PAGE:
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She Won $560 Million, But She Refuses To Take The Money

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Every single day I dream about what I'd do if I won the lottery. I'd like to believe that I'd just pay off my debts, buy a house, donate some money, and then save the rest. I love my current life, and I just want to be able to live comfortably.

But never in a million years have I dreamed of winning the lottery and saying "Oh, no thanks. I don't want the money." I would be collecting that money faster than church on a Sunday.

The Northwestern

One woman in New Hampshire, however, is currently refusing her $560 million prize from the Powerball lottery, after declining to have her name publicized.

The woman, who is just being referred to as Jane Doe, has filed a court case against the lottery officials, asking that she still get the money without having her name released.

“She is a longtime resident of New Hampshire and is an engaged community member,” the woman’s attorney, Steven Gordon, wrote in the court documents. “She wishes to continue this work and the freedom to walk into a grocery store or attend public events without being known or targeted as the winner of a half-billion dollars.”

WCVB

He also says she wants to live “far from the glare and misfortune that has often fallen upon other lottery winners.”

On the other hand, the lottery officials are saying that releasing names of winners keeps the integrity of the game in tact, because it proves that people are actually winning the money. They also claim it protects against fraud.

Unfortunately for Jane Doe, the law is not in her favor. Open-record laws in New Hampshire state that the winners name, location, and prize among must be released to the public. There is a section that says you can open an anonymous trust, but since the woman has already signed her name, changing the signature would make the ticket null.

NECN

In a statement from New Hampshire lottery Executive Director Charlie McIntyre, he said he understands the woman's desire, but can't accept it.

The New Hampshire Lottery understands that winning a $560 million Powerball jackpot is a life-changing occurrence. Having awarded numerous Powerball jackpots over the years, we also understand that the procedures in place for prize claimants are critically important for the security and integrity of the lottery, our players and our games. While we respect this player’s desire to remain anonymous, state statutes and lottery rules clearly dictate protocols.

While it seems a little ridiculous that someone would decline half a BILLION dollars because she doesn't want her name to be released, there is a case to be made that it's dangerous to publicize it.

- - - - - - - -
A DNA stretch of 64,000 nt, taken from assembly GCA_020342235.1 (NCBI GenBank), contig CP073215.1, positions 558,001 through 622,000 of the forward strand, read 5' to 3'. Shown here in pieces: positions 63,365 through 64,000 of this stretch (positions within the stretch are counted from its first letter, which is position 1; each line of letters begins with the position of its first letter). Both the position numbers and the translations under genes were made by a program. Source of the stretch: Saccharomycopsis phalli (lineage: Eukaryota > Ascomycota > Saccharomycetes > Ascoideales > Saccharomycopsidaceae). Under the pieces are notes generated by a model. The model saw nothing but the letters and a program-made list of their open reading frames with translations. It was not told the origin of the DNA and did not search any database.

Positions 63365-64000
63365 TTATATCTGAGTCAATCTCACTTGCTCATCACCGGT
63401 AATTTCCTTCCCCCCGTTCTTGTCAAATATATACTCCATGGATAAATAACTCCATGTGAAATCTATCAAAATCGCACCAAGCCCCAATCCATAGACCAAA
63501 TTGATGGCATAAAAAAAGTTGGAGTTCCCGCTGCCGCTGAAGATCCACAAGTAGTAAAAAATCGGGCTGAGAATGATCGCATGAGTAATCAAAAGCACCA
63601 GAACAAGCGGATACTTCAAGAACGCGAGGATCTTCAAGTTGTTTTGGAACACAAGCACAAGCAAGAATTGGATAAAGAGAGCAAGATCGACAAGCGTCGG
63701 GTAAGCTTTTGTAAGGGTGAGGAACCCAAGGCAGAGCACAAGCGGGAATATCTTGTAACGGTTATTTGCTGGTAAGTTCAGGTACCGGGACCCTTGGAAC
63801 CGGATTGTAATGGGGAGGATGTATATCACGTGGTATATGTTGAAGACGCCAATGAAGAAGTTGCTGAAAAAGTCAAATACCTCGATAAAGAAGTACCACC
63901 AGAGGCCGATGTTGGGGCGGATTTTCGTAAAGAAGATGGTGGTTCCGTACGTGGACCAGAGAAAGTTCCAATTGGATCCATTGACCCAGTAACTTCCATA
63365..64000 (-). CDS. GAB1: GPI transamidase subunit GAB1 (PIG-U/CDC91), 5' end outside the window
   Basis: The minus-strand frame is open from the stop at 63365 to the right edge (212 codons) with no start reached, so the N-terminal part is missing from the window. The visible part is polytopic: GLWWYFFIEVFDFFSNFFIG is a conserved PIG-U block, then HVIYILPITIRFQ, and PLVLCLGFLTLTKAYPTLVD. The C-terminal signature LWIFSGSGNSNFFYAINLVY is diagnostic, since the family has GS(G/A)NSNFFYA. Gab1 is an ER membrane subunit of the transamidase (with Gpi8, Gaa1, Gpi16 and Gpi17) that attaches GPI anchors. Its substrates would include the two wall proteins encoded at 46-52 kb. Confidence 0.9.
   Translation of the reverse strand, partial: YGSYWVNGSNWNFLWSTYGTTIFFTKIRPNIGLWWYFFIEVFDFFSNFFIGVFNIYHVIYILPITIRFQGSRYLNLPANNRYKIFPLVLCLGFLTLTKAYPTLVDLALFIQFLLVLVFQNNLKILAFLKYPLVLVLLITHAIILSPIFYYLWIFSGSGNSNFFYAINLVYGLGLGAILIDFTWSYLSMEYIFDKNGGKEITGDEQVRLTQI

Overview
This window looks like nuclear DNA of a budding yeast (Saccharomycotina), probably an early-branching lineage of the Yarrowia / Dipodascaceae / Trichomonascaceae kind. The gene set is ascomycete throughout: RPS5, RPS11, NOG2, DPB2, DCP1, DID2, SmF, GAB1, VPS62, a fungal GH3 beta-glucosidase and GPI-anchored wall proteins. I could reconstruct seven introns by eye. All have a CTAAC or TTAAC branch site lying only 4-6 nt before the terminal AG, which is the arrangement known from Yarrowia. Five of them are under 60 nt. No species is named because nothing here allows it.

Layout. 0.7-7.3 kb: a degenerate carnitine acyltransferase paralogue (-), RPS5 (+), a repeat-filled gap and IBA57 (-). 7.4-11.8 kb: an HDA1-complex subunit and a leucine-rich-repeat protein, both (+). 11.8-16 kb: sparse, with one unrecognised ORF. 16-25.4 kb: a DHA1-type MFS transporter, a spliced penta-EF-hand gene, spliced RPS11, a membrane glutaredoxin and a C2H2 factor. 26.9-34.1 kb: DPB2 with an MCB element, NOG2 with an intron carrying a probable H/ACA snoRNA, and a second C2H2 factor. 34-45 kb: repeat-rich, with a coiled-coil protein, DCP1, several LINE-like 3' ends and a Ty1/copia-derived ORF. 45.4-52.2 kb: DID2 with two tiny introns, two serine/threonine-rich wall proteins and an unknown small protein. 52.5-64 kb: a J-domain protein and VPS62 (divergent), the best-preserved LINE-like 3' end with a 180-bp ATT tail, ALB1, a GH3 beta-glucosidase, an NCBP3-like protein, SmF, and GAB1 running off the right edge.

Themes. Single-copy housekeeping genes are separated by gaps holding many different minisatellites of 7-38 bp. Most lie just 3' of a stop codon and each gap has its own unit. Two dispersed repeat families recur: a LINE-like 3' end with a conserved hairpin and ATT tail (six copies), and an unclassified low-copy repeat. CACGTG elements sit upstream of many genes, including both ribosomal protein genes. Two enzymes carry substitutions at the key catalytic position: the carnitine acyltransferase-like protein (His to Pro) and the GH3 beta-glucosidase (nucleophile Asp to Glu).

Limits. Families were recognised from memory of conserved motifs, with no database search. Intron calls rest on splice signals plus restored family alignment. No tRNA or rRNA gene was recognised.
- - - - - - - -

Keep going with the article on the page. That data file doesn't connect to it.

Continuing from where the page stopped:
Lottery Deaths

There have been many documented cases of people winning the lottery and dying shortly after, either by suicide or murder.

Billie Bob Harrell Jr.

Billie Bob Harrell Jr., who won $31 million in 1997, took his own life due to the stress of his winnings.

“Winning the lottery is the worst thing that ever happened to me," Harrell told his financial advisor shortly before his death.

Abraham Shakespeare

Abraham Shakespeare also won $31 million in 2006, and he was extremely generous with his winnings. He would give money to whoever needed or asked for it, but was taken advantage of by Dee Dee Moore.

Abraham ShakespeareABC Action News

Moore pretended to be an author who was writing about Shakespeare being taken advantage of due to his winnings. She swindled the last of his money and then murdered the lottery winner.

“She got every bit of his money,” Assistant State Attorney Jay Pruner said in court. “He found out about it and threatened to kill her. She killed him first.”

Moore was sentenced to life in prison with no parole.

Craigory Burch Jr.

Washington Post

Craigory won $434,272 after matching all the numbers in the Georgia Fantasy 5 draw. Just two months later, seven masked men entered his home and murdered the young father.

“When they came in, he said: ‘Don’t do it, bro. Don’t do it in front of my kids. Please don’t do it in front of my kids and old lady,’ ” his girlfriend, Jasmine Hendricks, told WALB-TV at the time. “He said, ‘I’ll give you my bank card.’"

Facebook/Daily Mail

Craigory threw his pants at the robbers, but his wallet wasn't in there and he was shot right away.

The 20-year-old forklift operator died from his injuries. His family is absolutely convinced that his name being released after winning the lottery is the reason he was killed.

If you love the lottery, I'd suggest giving these a read!

After Winning The Lottery, 31 People In This Town Of 228 Are Now Millionaires

Lottery Winners Share 13 Tips They Used To Beat The Odds

Clerk Tells Woman She Won The Lottery, But She's Not Allowed To Collect Her Prize

Meagan has an intense love for Netflix, napping, and carbs. If you have a comment about one of Meagan's articles feel free to contact Tristan@shared.com